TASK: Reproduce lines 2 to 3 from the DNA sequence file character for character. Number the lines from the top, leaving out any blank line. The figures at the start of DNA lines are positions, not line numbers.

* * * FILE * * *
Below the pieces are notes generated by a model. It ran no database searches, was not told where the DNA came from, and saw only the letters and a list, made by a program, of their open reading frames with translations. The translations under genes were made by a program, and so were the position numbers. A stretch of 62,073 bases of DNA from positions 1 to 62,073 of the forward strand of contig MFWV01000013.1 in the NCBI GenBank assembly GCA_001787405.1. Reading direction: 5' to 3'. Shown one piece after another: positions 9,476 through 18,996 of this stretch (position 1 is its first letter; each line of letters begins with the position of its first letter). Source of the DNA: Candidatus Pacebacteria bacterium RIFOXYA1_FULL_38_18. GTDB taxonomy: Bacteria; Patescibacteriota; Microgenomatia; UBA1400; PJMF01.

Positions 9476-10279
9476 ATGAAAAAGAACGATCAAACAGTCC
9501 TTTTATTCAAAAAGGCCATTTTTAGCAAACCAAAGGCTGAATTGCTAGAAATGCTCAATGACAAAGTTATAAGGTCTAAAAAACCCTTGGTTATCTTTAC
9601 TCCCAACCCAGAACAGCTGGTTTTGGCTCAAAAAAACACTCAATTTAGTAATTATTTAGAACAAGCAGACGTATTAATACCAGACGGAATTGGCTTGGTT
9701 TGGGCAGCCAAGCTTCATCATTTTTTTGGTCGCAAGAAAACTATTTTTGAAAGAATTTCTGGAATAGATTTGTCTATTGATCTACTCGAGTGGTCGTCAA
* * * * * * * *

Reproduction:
Positions 9476-10279
9476 ATGAAAAAGAACGATCAAACAGTCC